We tried again this year, and a complete rewrite of the code was successfully completed by a new student named Thanh Trung Dinh.

The goal of this project was to leave behind all the old ideas and port the detection and the recognition engines to more modern deep-learning approaches. The new code, based on recent Deep Neural Network features from the OpenCV library, uses neuronal networks with pre-learned data models dedicated to Face Management. No learning stage is required to perform face detection and recognition. We have saved coding time, run-time speed, and improved the success rate which reaches 97% of true positives. Another advantage is that it is able to detect non-human faces, such as those of dogs, as you can see in this screenshot.

But there are more improvements to face detection. The neural network model that we use is really a good one as it can detect blurred faces, covered faces, profiles of faces, printed faces, faces turned away, partial faces, etc. The results processed over huge collections give excellent results with a low level of false positives. See examples below of face detection challenges performed by the neural network.

The recognition workflow is still the same as in previous versions but it includes quite a few improvements. You need to teach the neural network with some faces so that it automatically recognizes them in a collection. The user must tag some images with the same person and run the recognition process. The neural network will parse the faces already detected as unknown and compare them to ones already tagged. If new items are recognized, the automatic workflow will highlight new faces with a green border around a thumbnail and will report how many new items are registered in the face-tag. See the screenshot below taken while running the face recognition process.

Recognition can start to work with just one face tagged, where at least 6 items were necessary to obtain results with the previous algorithms. But of course, if more than one face is already tagged, recognition is more likely to return good results. The true positive recognition rate with deep learning is really excellent and increases to 95%, where older algorithms were not able to reach 75% in the best of cases. Recognition also includes a Sensitivity/Specificity settings to tune the results’ accuracy, but we advise you leave the default settings as you begin experimenting with this feature with your own collection.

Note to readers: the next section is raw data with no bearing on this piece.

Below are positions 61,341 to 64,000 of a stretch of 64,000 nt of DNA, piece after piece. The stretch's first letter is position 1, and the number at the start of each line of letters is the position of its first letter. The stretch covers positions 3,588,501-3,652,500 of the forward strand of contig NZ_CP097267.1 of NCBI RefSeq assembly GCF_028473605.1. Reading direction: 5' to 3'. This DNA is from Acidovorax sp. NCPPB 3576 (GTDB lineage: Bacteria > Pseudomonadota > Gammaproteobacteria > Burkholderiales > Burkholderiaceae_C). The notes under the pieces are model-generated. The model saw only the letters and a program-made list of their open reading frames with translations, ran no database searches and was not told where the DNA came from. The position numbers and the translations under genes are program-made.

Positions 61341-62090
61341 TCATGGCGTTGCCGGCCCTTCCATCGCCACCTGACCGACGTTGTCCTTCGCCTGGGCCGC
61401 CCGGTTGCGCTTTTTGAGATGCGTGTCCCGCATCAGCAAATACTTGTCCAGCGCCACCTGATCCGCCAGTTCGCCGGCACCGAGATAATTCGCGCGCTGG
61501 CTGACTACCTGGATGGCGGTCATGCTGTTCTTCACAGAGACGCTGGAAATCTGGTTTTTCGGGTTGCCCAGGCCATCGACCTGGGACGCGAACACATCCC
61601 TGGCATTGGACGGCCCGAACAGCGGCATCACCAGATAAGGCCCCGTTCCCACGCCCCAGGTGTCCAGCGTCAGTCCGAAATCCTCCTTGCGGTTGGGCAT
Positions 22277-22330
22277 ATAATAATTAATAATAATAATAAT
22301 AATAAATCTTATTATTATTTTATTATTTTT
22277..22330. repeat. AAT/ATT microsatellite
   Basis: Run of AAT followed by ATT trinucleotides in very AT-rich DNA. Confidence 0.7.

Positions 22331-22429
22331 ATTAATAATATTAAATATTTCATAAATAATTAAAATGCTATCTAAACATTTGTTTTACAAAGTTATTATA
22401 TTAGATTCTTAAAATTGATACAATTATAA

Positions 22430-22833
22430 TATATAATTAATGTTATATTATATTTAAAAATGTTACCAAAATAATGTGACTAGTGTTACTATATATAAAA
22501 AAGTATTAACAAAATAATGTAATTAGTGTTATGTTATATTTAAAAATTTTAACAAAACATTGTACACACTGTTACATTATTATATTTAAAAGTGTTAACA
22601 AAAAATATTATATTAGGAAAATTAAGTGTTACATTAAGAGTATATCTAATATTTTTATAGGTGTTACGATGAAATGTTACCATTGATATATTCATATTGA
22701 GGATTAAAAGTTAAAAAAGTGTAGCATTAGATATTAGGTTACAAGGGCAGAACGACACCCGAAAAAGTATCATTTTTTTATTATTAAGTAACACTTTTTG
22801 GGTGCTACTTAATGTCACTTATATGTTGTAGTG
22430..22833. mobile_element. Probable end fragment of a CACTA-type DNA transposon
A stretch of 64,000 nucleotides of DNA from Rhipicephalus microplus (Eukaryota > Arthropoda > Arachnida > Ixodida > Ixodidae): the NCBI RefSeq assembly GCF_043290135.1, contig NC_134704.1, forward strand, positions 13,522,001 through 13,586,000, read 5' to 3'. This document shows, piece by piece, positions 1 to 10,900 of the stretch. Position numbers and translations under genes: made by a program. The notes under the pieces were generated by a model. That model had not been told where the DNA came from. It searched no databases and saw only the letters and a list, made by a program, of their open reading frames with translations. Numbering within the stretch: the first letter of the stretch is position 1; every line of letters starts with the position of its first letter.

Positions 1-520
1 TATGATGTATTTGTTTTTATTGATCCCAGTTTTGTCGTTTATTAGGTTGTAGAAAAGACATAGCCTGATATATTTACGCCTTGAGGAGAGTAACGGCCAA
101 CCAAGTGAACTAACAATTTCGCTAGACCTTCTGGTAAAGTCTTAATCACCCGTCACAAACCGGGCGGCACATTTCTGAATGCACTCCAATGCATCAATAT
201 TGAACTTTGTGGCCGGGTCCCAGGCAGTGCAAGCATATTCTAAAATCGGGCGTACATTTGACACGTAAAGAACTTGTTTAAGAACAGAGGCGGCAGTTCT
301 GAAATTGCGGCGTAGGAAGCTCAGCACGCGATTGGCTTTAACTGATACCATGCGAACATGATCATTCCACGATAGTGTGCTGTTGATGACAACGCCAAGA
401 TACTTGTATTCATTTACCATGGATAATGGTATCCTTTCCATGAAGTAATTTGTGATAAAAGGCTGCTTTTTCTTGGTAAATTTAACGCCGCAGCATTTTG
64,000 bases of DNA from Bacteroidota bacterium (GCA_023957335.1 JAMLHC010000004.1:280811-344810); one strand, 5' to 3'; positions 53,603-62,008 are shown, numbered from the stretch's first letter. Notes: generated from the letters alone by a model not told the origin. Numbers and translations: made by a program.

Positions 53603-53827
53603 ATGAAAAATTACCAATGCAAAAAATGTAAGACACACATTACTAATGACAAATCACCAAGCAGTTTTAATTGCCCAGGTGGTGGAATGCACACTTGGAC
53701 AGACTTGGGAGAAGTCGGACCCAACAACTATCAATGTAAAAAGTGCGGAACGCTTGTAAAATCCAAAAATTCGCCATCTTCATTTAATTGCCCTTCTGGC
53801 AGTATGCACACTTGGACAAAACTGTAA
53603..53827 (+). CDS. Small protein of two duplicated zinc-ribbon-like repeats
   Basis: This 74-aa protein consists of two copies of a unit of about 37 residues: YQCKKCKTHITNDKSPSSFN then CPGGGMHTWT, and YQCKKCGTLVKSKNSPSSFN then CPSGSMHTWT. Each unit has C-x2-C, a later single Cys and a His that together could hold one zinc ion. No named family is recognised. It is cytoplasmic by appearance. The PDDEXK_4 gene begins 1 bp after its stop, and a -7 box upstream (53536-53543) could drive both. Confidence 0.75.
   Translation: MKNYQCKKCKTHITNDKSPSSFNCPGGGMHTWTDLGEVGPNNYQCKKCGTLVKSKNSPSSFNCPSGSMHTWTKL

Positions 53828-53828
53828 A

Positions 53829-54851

The performance is better than with previous versions, as the implementation supports multiple cores to speed up computations. We have also worked hard to fix serious and complex memory leaks in the face management pipeline. This hack took many months to complete, as the errors were very difficult to reproduce. You can read the long story from this bugzilla entry. Resolving this issue allowed us to close a long list of older reports related to Face Management.

To complete his project, Thanh Trung Dinh presented the new deep learning faces management at Akademy 2019 held in September in Milan. The talk was recorded and is available here.

Although Thanh’s project is complete, the whole story is not and the second stage of rewriting the Face Management workflow is an ongoing process with two new students working on it this summer.